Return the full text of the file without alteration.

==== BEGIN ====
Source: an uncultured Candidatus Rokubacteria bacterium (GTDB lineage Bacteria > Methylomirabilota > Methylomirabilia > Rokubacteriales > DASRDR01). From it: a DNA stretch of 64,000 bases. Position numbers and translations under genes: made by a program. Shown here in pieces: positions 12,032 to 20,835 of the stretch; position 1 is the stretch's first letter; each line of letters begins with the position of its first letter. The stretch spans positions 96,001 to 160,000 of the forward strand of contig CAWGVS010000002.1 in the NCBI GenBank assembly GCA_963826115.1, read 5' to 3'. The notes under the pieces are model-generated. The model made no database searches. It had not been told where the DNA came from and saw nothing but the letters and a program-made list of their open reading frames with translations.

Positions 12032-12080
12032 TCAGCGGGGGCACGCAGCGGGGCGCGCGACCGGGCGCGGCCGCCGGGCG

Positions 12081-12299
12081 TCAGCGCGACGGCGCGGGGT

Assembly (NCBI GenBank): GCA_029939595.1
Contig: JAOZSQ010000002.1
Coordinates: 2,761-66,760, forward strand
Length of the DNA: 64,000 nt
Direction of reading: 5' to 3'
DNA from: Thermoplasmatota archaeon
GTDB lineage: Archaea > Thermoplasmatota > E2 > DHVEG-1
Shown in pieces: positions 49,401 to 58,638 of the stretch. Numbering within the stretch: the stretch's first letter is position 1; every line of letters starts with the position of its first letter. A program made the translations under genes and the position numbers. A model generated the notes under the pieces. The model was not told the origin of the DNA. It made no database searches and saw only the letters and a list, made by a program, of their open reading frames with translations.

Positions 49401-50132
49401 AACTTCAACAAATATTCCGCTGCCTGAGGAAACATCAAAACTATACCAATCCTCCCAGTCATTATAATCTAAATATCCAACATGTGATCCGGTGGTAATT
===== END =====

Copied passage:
Source: an uncultured Candidatus Rokubacteria bacterium (GTDB lineage Bacteria > Methylomirabilota > Methylomirabilia > Rokubacteriales > DASRDR01). From it: a DNA stretch of 64,000 bases. Position numbers and translations under genes: made by a program. Shown here in pieces: positions 12,032 to 20,835 of the stretch; position 1 is the stretch's first letter; each line of letters begins with the position of its first letter. The stretch spans positions 96,001 to 160,000 of the forward strand of contig CAWGVS010000002.1 in the NCBI GenBank assembly GCA_963826115.1, read 5' to 3'. The notes under the pieces are model-generated. The model made no database searches. It had not been told where the DNA came from and saw nothing but the letters and a program-made list of their open reading frames with translations.

Positions 12032-12080
12032 TCAGCGGGGGCACGCAGCGGGGCGCGCGACCGGGCGCGGCCGCCGGGCG

Positions 12081-12299
12081 TCAGCGCGACGGCGCGGGGT

Assembly (NCBI GenBank): GCA_029939595.1
Contig: JAOZSQ010000002.1
Coordinates: 2,761-66,760, forward strand
Length of the DNA: 64,000 nt
Direction of reading: 5' to 3'
DNA from: Thermoplasmatota archaeon
GTDB lineage: Archaea > Thermoplasmatota > E2 > DHVEG-1
Shown in pieces: positions 49,401 to 58,638 of the stretch. Numbering within the stretch: the stretch's first letter is position 1; every line of letters starts with the position of its first letter. A program made the translations under genes and the position numbers. A model generated the notes under the pieces. The model was not told the origin of the DNA. It made no database searches and saw only the letters and a list, made by a program, of their open reading frames with translations.

Positions 49401-50132
49401 AACTTCAACAAATATTCCGCTGCCTGAGGAAACATCAAAACTATACCAATCCTCCCAGTCATTATAATCTAAATATCCAACATGTGATCCGGTGGTAATT